When someone passes away, their estate must be distributed. A testamentary transfer is the distribution of the deceased’s estate to the designated beneficiaries according to the manner defined in the will. This is why a will is so important; it provides a smooth transition of the estate’s assets. But it’s not the only way an estate’s assets can be distributed.
Non-Testamentary Transfer Distribution of Estate Assets
One way or another, the assets of a deceased’s estate must go somewhere. Here is a basic overview of possible transfers:
Spouse. If the deceased was married and assets were held in the names of both spouses, then the surviving spouse maintains control of the assets. If the deceased held assets in his or her name alone, then a will would designate beneficiaries of those assets. If the deceased’s assets were held in a lifetime trust, an inter vivos transfer would have already taken place and the trust’s beneficiary would take over control of the assets. If there was no trust, the assets would go to probate for distribution.
Inter vivos transfer. This transfer takes place while the person (now deceased) was alive. This type of transfer can include a revocable trust even though the person retains control over the assets while still living and the beneficiary only gets control once the person is deceased.
Probate. If no will exists or assets were held solely in the deceased’s name and not included in the will, then the estate goes to probate. In this case, a probate court gets involved and assigns an executor of the estate to transfer ownership of all assets. The executor contacts creditors, pays debts, taxes and expenses, and distributes the remaining assets as defined by a will (if any) or intestate succession laws.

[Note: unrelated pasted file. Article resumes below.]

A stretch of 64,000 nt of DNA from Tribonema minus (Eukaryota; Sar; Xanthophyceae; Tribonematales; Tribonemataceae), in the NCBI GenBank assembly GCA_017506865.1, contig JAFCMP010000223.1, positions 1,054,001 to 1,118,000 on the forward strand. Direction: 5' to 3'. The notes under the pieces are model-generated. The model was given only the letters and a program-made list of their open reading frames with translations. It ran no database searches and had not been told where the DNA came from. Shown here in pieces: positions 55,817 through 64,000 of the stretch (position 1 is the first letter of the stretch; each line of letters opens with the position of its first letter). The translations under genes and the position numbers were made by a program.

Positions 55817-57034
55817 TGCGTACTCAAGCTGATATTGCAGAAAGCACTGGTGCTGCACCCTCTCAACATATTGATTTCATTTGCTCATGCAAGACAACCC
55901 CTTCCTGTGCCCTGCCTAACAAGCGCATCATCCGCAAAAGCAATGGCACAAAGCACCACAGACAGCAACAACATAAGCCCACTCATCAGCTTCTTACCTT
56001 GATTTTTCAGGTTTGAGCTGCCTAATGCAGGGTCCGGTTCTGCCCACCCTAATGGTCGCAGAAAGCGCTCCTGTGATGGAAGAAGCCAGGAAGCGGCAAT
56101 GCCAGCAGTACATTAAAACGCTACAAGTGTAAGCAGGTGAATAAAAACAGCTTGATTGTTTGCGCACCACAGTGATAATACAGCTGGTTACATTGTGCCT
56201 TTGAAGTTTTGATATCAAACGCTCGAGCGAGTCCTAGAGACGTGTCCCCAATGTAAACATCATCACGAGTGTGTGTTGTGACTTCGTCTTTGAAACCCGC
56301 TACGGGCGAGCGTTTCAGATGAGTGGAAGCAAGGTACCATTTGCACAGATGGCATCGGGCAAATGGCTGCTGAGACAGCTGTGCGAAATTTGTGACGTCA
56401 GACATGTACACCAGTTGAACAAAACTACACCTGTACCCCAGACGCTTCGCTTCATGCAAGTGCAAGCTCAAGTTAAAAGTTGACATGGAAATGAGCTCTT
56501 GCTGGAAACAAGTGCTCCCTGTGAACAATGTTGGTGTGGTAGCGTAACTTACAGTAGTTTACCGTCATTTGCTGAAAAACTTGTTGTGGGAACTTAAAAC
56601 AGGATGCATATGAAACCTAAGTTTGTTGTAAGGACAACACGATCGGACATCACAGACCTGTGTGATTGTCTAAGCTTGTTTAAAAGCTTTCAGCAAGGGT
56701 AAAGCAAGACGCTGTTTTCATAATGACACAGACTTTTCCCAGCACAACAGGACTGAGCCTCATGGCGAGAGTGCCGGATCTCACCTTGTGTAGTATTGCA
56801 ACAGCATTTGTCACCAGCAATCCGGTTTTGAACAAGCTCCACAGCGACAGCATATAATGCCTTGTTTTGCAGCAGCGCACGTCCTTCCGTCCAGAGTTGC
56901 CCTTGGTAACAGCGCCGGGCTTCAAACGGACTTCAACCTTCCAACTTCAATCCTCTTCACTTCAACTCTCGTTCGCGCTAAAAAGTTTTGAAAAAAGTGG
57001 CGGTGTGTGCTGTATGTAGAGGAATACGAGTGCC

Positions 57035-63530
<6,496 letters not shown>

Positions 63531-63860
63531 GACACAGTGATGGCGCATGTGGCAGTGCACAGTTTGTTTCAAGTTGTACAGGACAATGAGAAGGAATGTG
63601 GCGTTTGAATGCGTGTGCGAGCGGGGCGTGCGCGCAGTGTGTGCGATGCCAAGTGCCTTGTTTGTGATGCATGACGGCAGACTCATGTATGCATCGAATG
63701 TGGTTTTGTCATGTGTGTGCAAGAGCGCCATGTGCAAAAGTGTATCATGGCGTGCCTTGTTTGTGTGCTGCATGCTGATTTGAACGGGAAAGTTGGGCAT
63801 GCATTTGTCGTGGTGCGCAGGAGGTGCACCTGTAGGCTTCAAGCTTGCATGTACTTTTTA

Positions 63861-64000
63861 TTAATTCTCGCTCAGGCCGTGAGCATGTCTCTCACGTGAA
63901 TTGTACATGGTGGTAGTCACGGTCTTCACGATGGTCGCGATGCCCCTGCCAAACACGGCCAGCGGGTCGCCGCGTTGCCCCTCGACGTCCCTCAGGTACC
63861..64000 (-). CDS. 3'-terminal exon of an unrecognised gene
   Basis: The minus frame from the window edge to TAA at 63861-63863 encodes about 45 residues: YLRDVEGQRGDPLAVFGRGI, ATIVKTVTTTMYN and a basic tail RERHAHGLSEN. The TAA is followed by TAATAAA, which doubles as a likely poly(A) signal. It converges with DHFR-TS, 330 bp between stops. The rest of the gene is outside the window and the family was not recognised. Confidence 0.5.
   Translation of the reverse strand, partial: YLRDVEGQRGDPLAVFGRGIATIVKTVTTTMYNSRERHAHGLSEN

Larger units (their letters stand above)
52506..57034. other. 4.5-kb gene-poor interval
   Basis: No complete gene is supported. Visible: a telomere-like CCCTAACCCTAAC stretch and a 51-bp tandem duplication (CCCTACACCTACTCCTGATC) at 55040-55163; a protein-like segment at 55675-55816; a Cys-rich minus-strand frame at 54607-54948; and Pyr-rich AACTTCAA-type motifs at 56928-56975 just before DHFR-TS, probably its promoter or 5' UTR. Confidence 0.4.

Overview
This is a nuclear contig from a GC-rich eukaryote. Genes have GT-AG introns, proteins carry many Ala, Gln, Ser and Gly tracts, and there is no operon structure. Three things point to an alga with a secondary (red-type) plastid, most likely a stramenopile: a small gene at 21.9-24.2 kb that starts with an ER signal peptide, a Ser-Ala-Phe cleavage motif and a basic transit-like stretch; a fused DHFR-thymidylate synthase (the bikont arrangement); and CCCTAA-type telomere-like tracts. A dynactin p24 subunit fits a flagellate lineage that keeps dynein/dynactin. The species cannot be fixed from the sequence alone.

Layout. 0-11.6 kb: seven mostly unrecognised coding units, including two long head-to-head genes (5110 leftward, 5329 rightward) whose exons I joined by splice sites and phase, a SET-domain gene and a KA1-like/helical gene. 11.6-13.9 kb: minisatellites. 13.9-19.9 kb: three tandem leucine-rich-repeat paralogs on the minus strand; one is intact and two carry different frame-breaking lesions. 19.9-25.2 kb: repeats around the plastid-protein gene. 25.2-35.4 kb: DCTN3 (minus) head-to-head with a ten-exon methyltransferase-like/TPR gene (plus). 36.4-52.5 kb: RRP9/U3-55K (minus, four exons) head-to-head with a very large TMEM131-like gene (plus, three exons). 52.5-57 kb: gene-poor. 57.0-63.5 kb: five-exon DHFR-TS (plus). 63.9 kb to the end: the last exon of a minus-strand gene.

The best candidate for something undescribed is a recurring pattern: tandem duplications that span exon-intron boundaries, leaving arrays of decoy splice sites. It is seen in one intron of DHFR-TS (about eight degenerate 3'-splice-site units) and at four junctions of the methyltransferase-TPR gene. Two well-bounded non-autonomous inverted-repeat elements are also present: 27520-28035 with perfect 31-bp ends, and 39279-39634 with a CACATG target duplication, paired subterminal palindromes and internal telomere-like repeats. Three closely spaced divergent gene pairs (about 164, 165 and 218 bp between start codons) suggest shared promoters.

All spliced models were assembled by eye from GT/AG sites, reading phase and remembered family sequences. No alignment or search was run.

Having beneficiaries designated for distribution via a will, trust or through other legally designated means of transfer (such as beneficiaries designated for securities) simplifies the process. If no beneficiaries are designated, then the executor will have to assemble all necessary documentation needed to make the transfer possible. For example, with securities, the executor will work with a transfer agent to coordinate the transfer of ownership.
Transferring ownership of securities, however, involves an extra step.
How to Transfer Non-designated Securities
This process is straight-forward but does involve several steps. In short, to transfer the securities, the executor or trustee will need to provide several documents to a transfer agent who handles the securities. The executor or trustee will also need to have their signature verified via a medallion guarantee.
We cover this process more in more detail in our post “Stock Ownership and Getting a Medallion Guarantee After a Death in the Family.”